Japan Geoscience Union Meeting 2016

Presentation information

International Session (Poster)

Symbol S (Solid Earth Sciences) » S-CG Complex & General

[S-CG21] Recent advances and future directions in slow earthquake science

Sun. May 22, 2016 5:15 PM - 6:30 PM Poster Hall (International Exhibition Hall HALL6)

Convener:*Yoshihiro Ito(Disaster Prevention Research Institute, Kyoto University), Michael Brudzinski(Miami University), Ryosuke Ando(Graduate School of Science, University of Tokyo), Hitoshi Hirose(Research Center for Urban Safety and Security, Kobe University), Amanda Thomas(University of Oregon)

5:15 PM - 6:30 PM

[SCG21-P06] Detection of shallow very low-frequency earthquake using a grid-based, fixed focal-mechanism method

*Naoki Suda1, Tomoya Muramoto2 (1.Graduate School of Science, Hiroshima University, 2.Disaster Prevention Research Institute, Kyoto University)

Keywords:slow earthquake, shallow very low-frequency earthquake, Hyuganada

Recent observations of shallow very low-frequency earthquake (sVLFE) show the large-scale migration of activity and the simultaneous occurrence with shallow tremor, indicating sVLFE and shallow tremor are induced by background shallow slip event as is the case with the deep slow earthquakes (Asano et al. 2015; Yamashita et al. 2015). Understanding the relationship between the shallow slow earthquakes along the Nankai trough is important in view of occurrence of the future Nankai great earthquake.

In September 2006 a major activity of deep very low-frequency earthquake (dVLFE) and deep tremor occurred in the Bungo Channel and western Shikoku region. This activity is considered to be induced by a small long-term Bungo Channel slow slip event (SSE) because small surface displacements were also observed in GPS records. It is known that large long-term Bungo Channel SSE induces high sVLFE activity in the Hyuganada region (Hirose et al. 2010). Therefore sVLFE activity is expected to be observed also in Sept. 2006.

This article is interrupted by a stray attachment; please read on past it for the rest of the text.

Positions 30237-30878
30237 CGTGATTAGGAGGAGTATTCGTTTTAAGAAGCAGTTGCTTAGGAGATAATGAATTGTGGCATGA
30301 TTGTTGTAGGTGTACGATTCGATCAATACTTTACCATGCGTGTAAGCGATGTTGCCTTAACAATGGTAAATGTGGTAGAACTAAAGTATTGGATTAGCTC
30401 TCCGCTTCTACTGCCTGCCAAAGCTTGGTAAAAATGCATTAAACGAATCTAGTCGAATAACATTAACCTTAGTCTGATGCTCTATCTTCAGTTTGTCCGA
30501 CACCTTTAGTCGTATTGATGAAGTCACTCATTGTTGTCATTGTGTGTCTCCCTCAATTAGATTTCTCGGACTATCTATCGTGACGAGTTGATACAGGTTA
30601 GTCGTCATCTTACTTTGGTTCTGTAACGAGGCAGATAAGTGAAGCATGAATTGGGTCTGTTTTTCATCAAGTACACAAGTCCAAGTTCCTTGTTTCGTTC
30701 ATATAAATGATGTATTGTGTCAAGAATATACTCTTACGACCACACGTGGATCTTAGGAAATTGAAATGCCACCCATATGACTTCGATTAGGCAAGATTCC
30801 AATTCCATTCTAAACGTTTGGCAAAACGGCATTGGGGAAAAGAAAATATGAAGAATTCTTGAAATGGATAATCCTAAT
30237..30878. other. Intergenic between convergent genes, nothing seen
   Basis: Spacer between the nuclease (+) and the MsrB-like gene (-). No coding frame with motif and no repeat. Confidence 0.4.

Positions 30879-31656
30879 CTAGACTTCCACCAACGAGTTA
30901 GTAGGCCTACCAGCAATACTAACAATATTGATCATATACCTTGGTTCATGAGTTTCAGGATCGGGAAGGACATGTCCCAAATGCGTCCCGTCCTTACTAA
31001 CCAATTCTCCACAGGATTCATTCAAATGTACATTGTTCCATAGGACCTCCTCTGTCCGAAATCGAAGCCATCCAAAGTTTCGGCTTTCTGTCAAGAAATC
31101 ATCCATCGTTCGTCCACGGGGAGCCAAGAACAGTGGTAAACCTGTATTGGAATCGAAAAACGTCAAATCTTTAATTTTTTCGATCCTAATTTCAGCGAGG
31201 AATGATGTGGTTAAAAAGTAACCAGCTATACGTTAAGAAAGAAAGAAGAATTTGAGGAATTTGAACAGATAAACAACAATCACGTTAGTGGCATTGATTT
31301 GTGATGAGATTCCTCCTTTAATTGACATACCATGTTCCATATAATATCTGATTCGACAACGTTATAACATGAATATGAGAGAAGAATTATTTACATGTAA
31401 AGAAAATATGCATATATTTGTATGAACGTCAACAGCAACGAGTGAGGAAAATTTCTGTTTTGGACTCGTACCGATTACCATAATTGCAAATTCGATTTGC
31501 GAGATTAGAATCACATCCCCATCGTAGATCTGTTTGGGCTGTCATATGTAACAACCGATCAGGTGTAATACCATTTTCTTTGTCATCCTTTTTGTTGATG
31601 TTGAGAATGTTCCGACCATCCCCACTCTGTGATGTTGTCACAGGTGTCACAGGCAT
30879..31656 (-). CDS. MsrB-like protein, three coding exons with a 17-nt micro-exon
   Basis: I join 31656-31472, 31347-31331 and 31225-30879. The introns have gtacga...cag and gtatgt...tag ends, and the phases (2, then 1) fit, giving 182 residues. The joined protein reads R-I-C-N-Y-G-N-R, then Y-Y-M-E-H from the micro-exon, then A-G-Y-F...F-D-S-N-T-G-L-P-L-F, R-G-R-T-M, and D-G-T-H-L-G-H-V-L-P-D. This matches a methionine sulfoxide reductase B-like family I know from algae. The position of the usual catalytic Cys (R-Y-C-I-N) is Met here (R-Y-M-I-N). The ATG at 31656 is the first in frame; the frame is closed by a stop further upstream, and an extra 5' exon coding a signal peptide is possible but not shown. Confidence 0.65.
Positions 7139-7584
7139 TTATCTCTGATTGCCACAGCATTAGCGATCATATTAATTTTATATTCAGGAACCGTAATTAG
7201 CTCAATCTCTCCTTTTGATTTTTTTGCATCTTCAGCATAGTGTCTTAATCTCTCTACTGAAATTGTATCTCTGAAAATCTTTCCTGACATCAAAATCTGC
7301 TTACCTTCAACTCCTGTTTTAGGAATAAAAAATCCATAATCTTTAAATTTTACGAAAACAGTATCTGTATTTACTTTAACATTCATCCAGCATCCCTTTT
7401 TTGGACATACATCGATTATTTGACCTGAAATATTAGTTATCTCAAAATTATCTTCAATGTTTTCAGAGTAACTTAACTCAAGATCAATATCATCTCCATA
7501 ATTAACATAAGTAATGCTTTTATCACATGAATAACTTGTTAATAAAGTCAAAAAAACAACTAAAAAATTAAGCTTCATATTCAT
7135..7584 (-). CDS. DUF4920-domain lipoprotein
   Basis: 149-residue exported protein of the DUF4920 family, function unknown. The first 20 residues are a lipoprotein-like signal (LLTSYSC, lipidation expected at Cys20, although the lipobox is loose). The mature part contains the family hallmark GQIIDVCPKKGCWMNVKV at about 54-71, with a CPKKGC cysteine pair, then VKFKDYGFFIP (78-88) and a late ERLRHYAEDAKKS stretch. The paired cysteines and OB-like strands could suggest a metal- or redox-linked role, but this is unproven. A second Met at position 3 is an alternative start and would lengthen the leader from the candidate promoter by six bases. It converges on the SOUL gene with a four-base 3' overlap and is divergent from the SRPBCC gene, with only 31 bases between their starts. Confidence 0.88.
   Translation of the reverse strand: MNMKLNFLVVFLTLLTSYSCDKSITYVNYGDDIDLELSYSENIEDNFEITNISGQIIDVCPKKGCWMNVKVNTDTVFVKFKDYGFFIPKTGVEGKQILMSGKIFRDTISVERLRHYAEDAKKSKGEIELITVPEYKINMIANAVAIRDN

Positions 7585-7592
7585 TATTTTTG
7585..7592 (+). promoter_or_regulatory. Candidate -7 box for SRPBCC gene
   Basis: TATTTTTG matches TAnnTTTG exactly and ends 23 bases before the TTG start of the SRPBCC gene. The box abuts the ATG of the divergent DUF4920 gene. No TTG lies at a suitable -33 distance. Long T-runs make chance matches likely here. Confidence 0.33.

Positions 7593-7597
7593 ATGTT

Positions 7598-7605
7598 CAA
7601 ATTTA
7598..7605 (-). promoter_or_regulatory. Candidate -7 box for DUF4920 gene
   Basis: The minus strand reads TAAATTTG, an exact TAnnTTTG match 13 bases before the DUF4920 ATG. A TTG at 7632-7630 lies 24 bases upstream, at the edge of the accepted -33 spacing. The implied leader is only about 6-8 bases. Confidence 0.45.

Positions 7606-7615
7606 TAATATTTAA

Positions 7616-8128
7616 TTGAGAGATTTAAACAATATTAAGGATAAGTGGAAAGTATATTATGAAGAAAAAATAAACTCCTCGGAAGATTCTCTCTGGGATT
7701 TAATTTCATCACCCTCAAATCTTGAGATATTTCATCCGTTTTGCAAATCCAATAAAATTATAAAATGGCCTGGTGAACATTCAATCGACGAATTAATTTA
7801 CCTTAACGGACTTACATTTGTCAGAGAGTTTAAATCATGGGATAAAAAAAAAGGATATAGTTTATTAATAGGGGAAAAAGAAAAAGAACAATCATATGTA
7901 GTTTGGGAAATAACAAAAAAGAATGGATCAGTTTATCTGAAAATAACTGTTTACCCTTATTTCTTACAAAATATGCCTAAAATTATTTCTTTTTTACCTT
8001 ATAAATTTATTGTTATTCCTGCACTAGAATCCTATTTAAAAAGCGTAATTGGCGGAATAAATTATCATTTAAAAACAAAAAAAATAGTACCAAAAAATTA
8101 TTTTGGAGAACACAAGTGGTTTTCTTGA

In this study we applied the grid-based, fixed focal-mechanism method (Suda et al. 2014) to detection of sVLFE in the Hyuganada region. We analyzed the F-net data from 33 stations between August 20 and September 30, 2006. We used only the F-net data because one purpose of this study is to check the feasibility of real-time monitoring of sVLFE using JDXnet data, which include no Hi-net accelerometer data.

We detected over 90 events in the analysis period. The main activity occurred in August 28-31 and only a small number of events occurred in September 7-21 when the activity of dVLFE and deep tremor occurred. This observation is in contrast to that the 2010 sVLFE activity in the Hyuganada region occurred in the acceleration stage of dVLFE and deep tremor activity in the Bungo Channel and western Shikoku region. The present observation suggests that a possible SSE that induced dVLFE and deep tremor in September 2006, if any, was not large enough to induce the high sVLFE activity in the Hyuganada region. The sVLFE activity observed in August might be due to a local shallow SSE.